Unfortunately, we simply can’t breed fast enough to make that kind of adaptation possible. Instead, we gradually changed the environment to suit ourselves. Now we may have suited ourselves so much that we’re making the environment unbearable.

            I agree re the skewed ownership patterns we’re seeing now. The problem is, how do you make the 1% stop buying the laws when money => power?

            LOL! Einsteins? How about all the female thinkers, artist and inventors who might have been?

            I’m not a feminist per se, I hold to humanism, but the balance is just too far out of whack. Some days I wonder if homo sapiens is even worth saving.

            Like

          • Alicia Butcher Ehrhardt

            Things are out of whack BUT we still have a one person one vote system (though wondering how long), and the right propaganda will get rid of some of the deadwood clogging the government and feeding at the public trough.

            Women are doing better than men at running their countries during the pandemic.

            One can hope.

            Liked by 1 person

          • acflory

            I know that very few countries do what we do and make voting compulsory, but I’ve never understood /why/. If voting in a democracy is voluntary then what happens is that the two extremes of the population bell curve tend to vote while the middle, the /majority/ don’t vote at all. Add to that the fundamental disconnect caused by a representative democracy and I don’t think it’s a democracy at all. Apologies. I know how rude that must sound, but I grew up thinking that everyone in a democracy voted. It’s literally only the last couple of years that I’ve discovered that no, they don’t. It’s actually shocked me.

            Like

          • Alicia Butcher Ehrhardt

            I think compulsory voting is fine.

            Wish we had it – we wouldn’t be in this mess.

            Liked by 1 person

          • acflory

            Do you think things will change after this period finally ends? I don’t mean in terms of voting but in terms of the power invested in the office?

            Like

          • Alicia Butcher Ehrhardt

            The last four years have shown the deep flaws in the ‘American experiment.’

            I hope we can fix some of them.

            And the world needs to get over being racist, misogynist, and ableist – like yesterday. Disabled people have been saying for years (those who can work) that being able to work from home would really help; now that so many have been doing it, I hope it sticks.

            Liked by 1 person

          • acflory

            Working from home ticks so many boxes, not just for employees but for employers as well. I worked in corporate for a number of years and I’d hate to think how many man/woman hours I saw wasted over general chit chat or, and this was more destructive, over empire building within the management structure.

            For too long, we’ve equated work with ‘bums on seats’ rather than the end product. Maybe after this is all over, work as we know it will get a real overhaul.
            It may not happen in the first year, but I’m prepared to bet everything I own on the explosion of internet communications in the next year or two. What was niche yesterday will become current today and outdated by tomorrow.
            I mean, why pay super expensive overheads just to have a face-to-face meeting when the new tech will allow everyone to participate using VR? Maybe even holographic VR so you feel as if you really are interacting with live ‘bodies’!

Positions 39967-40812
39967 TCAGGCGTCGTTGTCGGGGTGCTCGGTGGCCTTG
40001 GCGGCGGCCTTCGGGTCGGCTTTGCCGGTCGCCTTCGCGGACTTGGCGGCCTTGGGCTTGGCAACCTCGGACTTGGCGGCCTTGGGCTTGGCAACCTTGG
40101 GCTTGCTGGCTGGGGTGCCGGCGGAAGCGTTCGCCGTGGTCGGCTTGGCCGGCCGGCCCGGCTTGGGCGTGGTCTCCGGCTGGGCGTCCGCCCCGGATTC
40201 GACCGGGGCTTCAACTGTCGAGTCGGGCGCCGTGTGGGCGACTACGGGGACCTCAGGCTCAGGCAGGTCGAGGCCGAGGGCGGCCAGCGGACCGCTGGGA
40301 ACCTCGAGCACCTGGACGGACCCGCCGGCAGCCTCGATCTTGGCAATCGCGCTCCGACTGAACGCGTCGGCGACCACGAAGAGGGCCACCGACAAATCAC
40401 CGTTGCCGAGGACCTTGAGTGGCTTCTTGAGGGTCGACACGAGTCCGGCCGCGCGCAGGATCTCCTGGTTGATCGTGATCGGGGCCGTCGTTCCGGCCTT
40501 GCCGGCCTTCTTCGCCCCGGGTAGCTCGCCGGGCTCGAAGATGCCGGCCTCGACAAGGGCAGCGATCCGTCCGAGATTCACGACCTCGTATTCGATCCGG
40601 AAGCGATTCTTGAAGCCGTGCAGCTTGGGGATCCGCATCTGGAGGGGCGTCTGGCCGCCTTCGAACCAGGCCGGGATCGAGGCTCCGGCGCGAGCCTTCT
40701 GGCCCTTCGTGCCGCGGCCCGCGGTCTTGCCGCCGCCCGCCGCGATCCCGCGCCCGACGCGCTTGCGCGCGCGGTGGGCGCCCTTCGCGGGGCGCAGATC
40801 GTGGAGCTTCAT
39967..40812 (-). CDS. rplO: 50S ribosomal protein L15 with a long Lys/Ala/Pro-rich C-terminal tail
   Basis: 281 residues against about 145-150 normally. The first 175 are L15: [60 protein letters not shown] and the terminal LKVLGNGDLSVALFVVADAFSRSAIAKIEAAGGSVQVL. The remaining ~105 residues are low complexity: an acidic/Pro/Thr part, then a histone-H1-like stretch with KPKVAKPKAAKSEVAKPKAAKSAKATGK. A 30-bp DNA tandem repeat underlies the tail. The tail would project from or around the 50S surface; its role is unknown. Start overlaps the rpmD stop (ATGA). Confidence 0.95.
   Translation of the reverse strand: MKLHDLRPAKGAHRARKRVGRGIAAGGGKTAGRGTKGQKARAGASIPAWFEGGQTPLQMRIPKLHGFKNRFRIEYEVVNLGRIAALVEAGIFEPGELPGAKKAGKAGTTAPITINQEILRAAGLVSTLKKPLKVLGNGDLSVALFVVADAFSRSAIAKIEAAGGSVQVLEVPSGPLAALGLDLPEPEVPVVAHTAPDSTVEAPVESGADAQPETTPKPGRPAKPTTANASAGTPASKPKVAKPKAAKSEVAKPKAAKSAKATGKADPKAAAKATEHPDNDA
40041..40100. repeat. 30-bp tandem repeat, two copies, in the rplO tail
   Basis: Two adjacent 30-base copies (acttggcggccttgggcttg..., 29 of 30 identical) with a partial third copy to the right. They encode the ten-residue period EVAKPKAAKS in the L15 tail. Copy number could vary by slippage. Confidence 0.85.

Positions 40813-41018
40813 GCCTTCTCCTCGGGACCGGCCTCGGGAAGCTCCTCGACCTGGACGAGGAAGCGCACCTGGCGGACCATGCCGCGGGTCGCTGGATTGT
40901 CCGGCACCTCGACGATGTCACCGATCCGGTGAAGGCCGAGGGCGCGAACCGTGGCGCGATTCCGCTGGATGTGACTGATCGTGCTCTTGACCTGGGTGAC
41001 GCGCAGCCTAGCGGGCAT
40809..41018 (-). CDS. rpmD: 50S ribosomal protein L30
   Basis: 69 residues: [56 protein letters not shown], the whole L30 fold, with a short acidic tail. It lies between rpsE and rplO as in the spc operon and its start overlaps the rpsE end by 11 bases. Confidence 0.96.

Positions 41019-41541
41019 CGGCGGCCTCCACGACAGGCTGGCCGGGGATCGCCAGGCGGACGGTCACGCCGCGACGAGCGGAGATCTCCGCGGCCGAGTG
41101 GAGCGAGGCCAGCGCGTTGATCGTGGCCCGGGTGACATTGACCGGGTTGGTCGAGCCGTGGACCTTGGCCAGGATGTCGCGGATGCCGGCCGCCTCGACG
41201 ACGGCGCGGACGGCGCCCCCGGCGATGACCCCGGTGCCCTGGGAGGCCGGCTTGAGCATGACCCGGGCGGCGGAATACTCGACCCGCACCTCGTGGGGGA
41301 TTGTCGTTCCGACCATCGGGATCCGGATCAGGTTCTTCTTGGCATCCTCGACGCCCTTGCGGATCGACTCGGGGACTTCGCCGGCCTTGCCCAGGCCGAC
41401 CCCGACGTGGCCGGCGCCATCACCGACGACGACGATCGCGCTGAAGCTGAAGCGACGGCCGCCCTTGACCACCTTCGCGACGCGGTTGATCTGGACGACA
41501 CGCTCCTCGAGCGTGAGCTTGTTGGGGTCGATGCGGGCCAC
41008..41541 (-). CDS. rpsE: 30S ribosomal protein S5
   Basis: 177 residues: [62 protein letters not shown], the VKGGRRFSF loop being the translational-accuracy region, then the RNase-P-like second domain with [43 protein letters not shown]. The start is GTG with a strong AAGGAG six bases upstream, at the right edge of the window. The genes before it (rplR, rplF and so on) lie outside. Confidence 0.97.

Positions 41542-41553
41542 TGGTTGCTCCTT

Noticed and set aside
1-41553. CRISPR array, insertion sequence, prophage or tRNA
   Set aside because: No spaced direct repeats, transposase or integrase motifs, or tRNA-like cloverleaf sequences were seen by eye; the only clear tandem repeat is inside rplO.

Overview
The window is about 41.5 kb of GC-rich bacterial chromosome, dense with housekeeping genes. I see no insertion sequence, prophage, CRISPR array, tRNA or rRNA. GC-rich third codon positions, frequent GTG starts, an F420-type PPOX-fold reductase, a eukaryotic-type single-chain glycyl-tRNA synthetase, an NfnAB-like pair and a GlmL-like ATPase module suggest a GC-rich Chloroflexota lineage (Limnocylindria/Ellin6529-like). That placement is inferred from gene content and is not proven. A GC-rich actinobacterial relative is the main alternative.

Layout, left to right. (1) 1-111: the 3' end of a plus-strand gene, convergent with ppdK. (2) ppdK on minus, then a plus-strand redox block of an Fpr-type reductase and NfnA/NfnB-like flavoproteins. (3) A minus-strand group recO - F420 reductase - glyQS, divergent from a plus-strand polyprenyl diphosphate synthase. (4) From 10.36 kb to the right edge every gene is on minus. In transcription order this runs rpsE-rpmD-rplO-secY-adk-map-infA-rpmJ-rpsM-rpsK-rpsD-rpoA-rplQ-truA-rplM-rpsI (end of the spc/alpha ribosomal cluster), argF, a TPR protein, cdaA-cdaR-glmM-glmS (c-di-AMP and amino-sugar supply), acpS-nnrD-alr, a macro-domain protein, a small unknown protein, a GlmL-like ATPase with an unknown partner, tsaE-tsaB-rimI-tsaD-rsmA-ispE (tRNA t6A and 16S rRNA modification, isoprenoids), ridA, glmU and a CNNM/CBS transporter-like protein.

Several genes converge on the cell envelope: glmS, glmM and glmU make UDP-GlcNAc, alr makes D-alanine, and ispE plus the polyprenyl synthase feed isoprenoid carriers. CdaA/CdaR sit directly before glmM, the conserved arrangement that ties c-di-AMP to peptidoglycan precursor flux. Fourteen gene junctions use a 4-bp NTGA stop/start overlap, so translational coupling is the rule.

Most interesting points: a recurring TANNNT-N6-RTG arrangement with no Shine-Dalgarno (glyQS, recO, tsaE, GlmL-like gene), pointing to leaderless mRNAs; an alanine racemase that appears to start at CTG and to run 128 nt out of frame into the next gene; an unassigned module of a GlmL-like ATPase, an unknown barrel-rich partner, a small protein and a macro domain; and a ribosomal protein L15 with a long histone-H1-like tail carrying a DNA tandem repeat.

Ahem, sorry. I am a bit of a fan girl. 🙂

            Like

          • Alicia Butcher Ehrhardt

            But it is the disabled who’ve been told, “No, we can’t do that for you,” who now say, “Wait – you’re doing it for everyone else.”

            Liked by 1 person

          • acflory

            Of course. 😦 The elderly, the disabled and the sick are always the low hanging fruit that can be ignored. Perhaps if we had a union or some kind of global organization with clout, maybe /then/ we’d be heard. Maybe.

            Like

          • Alicia Butcher Ehrhardt

            We’re barely managing, many of us, to make it through the day. Organizing is not in the tiny list of things I can do during a day.

            But instead of compassion for a state in which many people will find themselves some day, they – the able-bodied – act as if they think they will be spared forever.

            “What you sow, you will reap.”

            Liked by 1 person

          • acflory

            Yes, that is precisely what makes me so very mad. We will all become old and frail one day. It will happen, even though a part of us never believe it will. You’d think that simple self-interest would dictate that we make this prospect as painless as possible. But no…

            Like

          • Alicia Butcher Ehrhardt

            Yes – if we have a Democrat for president, and a Democratic-controlled House and Senate.

            No, otherwise.

            Rebuilding sturdier public institutions that can’t be misused should be key.

            Can we? I’m no longer in the mix except for voting, and haven’t been for years due to illness. I hope so – this is the world my kids will live in. The oldest is 34. I hope they can inherit something better.

            Liked by 1 person

          • acflory

            -sigh- That’s a big ask but I hope it eventuates coz this should not be ‘possible’. Maybe the current political climate is a perfect storm scenario that never happened before, but if it’s possible then you’d hope that steps could/would be taken to close off those very dangerous loop holes.

            My Offspring is about the same age so I know how you feel. 😦

            Like